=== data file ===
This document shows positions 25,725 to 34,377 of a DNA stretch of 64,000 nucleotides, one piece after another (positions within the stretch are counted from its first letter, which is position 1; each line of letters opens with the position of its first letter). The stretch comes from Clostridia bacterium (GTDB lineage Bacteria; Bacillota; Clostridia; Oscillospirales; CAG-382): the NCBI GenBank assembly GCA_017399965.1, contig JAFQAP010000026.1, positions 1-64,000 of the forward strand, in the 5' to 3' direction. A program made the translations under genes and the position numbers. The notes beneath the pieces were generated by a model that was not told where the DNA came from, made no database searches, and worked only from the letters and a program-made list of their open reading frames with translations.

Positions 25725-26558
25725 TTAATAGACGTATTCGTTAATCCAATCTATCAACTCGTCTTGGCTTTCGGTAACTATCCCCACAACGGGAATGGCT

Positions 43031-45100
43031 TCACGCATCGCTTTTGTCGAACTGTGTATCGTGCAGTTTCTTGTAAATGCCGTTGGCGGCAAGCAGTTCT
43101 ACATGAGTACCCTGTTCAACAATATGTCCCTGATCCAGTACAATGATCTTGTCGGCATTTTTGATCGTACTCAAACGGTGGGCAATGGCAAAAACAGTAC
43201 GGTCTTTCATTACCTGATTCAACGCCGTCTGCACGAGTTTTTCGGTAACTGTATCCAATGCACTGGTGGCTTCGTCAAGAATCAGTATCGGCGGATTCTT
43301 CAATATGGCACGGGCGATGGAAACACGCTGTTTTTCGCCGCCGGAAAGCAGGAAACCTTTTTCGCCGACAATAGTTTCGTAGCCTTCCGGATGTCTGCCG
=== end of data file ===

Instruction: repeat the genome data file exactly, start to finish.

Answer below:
This document shows positions 25,725 to 34,377 of a DNA stretch of 64,000 nucleotides, one piece after another (positions within the stretch are counted from its first letter, which is position 1; each line of letters opens with the position of its first letter). The stretch comes from Clostridia bacterium (GTDB lineage Bacteria; Bacillota; Clostridia; Oscillospirales; CAG-382): the NCBI GenBank assembly GCA_017399965.1, contig JAFQAP010000026.1, positions 1-64,000 of the forward strand, in the 5' to 3' direction. A program made the translations under genes and the position numbers. The notes beneath the pieces were generated by a model that was not told where the DNA came from, made no database searches, and worked only from the letters and a program-made list of their open reading frames with translations.

Positions 25725-26558
25725 TTAATAGACGTATTCGTTAATCCAATCTATCAACTCGTCTTGGCTTTCGGTAACTATCCCCACAACGGGAATGGCT

Positions 43031-45100
43031 TCACGCATCGCTTTTGTCGAACTGTGTATCGTGCAGTTTCTTGTAAATGCCGTTGGCGGCAAGCAGTTCT
43101 ACATGAGTACCCTGTTCAACAATATGTCCCTGATCCAGTACAATGATCTTGTCGGCATTTTTGATCGTACTCAAACGGTGGGCAATGGCAAAAACAGTAC
43201 GGTCTTTCATTACCTGATTCAACGCCGTCTGCACGAGTTTTTCGGTAACTGTATCCAATGCACTGGTGGCTTCGTCAAGAATCAGTATCGGCGGATTCTT
43301 CAATATGGCACGGGCGATGGAAACACGCTGTTTTTCGCCGCCGGAAAGCAGGAAACCTTTTTCGCCGACAATAGTTTCGTAGCCTTCCGGATGTCTGCCG